Crafting fine art out of shards of ordinary glass requires a trained eye, capable of seeing the end result of long, painstaking work. Cracked glass art can be two-dimensional, such as a collage, or sculptural and three-dimensional. Working with glass also demands steady hands and some common-sense safety precautions. While the medium may seem crafty and folksy, museum-quality fine art has resulted from renowned artists working with glass and glue.
Things You'll Need
Wooden backing board
Collect clear and colored glass items from local flea markets. If you have picture frames that you don't need, add these to the collection.
Clear a work area in your garage or outside. Try not to work with broken glass inside your house. Lay down a tarp to catch loose fragments during the shattering process.
Lay a shop towel over the pieces of glass you want to break. Rap the glass firmly with a hammer. If you apply too much force, the piece may disintegrate entirely.
Pick out the pieces you think will add interest to the finished piece. Arrange them next to a wooden backing board.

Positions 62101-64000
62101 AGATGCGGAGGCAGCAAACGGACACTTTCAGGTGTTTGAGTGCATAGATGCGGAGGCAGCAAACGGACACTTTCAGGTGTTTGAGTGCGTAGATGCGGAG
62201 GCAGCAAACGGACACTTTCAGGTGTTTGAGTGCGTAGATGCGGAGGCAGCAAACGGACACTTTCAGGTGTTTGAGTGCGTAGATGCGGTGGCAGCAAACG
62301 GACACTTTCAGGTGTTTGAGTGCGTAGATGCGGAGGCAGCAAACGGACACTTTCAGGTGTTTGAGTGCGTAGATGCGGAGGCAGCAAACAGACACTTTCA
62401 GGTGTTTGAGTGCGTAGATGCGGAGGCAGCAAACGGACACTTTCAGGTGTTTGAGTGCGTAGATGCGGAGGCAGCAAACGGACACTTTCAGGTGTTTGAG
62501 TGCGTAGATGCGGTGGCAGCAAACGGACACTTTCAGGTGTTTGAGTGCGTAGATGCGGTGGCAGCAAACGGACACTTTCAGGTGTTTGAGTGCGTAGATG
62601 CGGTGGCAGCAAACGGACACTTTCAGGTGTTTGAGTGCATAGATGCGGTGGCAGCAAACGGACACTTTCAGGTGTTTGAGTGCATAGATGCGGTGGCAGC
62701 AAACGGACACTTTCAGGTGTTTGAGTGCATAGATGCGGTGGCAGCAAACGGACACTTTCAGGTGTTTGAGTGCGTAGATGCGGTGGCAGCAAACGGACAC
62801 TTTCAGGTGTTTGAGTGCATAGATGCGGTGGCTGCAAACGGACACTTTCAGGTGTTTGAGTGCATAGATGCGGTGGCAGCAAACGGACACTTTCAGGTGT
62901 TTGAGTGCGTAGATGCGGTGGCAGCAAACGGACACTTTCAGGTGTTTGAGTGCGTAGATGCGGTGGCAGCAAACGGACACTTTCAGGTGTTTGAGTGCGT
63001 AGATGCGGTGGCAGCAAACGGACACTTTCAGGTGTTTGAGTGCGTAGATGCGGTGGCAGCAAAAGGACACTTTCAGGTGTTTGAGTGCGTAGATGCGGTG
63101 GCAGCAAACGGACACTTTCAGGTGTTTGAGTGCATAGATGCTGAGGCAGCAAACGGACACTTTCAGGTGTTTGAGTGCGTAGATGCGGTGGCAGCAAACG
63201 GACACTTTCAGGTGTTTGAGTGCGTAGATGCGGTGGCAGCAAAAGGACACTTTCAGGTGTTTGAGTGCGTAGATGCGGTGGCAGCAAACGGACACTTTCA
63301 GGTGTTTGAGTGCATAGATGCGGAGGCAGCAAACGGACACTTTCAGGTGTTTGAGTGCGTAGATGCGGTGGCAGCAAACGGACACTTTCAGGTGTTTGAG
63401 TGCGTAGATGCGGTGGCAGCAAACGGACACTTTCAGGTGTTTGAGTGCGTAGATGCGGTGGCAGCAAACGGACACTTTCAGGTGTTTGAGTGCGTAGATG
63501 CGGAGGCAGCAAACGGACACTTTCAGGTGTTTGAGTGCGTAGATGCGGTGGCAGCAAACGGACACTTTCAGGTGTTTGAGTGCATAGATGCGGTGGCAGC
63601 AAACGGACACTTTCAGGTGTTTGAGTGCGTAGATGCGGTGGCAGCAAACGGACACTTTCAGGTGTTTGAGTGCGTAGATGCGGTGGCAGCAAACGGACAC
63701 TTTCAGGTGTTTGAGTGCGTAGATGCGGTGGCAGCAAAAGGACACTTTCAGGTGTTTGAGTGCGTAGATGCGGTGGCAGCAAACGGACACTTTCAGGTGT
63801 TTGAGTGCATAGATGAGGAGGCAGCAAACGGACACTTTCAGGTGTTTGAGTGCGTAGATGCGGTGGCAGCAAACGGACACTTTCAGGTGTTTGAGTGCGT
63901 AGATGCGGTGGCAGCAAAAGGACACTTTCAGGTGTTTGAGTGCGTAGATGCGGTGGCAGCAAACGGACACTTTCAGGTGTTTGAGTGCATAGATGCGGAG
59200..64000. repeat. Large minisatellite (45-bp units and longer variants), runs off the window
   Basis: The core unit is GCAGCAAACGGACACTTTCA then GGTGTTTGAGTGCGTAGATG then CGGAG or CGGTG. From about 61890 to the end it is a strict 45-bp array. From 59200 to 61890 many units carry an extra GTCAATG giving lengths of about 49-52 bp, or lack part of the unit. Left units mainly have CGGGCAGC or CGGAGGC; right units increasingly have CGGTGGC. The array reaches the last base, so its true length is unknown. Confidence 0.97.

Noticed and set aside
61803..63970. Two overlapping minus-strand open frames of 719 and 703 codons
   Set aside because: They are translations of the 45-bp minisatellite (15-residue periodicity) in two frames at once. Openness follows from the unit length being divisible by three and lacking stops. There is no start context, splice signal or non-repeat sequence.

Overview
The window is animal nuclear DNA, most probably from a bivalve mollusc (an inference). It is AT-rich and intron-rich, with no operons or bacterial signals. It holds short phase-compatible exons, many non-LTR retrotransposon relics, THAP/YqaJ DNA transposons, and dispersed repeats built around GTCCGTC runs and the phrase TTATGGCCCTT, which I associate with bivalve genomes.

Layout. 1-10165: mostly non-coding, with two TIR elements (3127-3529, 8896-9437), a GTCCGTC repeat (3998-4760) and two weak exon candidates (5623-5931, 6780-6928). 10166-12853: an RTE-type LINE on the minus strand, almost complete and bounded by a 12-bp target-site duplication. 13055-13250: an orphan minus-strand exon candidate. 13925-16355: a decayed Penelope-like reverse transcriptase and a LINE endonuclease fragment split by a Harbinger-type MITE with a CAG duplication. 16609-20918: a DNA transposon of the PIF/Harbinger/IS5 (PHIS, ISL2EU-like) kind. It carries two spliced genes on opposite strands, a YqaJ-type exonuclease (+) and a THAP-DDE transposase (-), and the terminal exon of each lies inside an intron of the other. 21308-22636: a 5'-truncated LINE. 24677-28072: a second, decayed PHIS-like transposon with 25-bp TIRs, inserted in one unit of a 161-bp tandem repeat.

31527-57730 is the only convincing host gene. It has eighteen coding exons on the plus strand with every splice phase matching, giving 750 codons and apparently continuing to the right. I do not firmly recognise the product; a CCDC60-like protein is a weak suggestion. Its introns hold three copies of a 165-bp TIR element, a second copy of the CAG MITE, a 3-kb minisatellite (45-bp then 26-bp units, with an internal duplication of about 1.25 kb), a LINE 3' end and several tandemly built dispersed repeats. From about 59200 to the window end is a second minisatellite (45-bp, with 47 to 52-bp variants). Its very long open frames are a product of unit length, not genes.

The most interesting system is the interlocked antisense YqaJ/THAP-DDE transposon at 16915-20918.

Lay the pieces on the backing board in a pleasing arrangement. Move pieces around to see how different placements achieve different effects.
Cover the entire surface of glass pieces in epoxy. Be sure that the resin drips in between the segments of glass. Wait several hours as the epoxy dries and sets.
Window glass usually has plastic reinforcement on one side to prevent shattering. Try coating the untreated side in epoxy and then cracking the entire pane with a ball-peen hammer or chisel. Let the epoxy work into the cracks and harden. This will create a more improvisational piece of cracked glass art.
Wear eye protection and gloves while working with and cracking glass. A sturdy apron is also a good idea to keep glass fragments out of your clothes. Don't wear your shoes back into the house as you may bring glass inside. When you're finished with the artwork, clean the area thoroughly.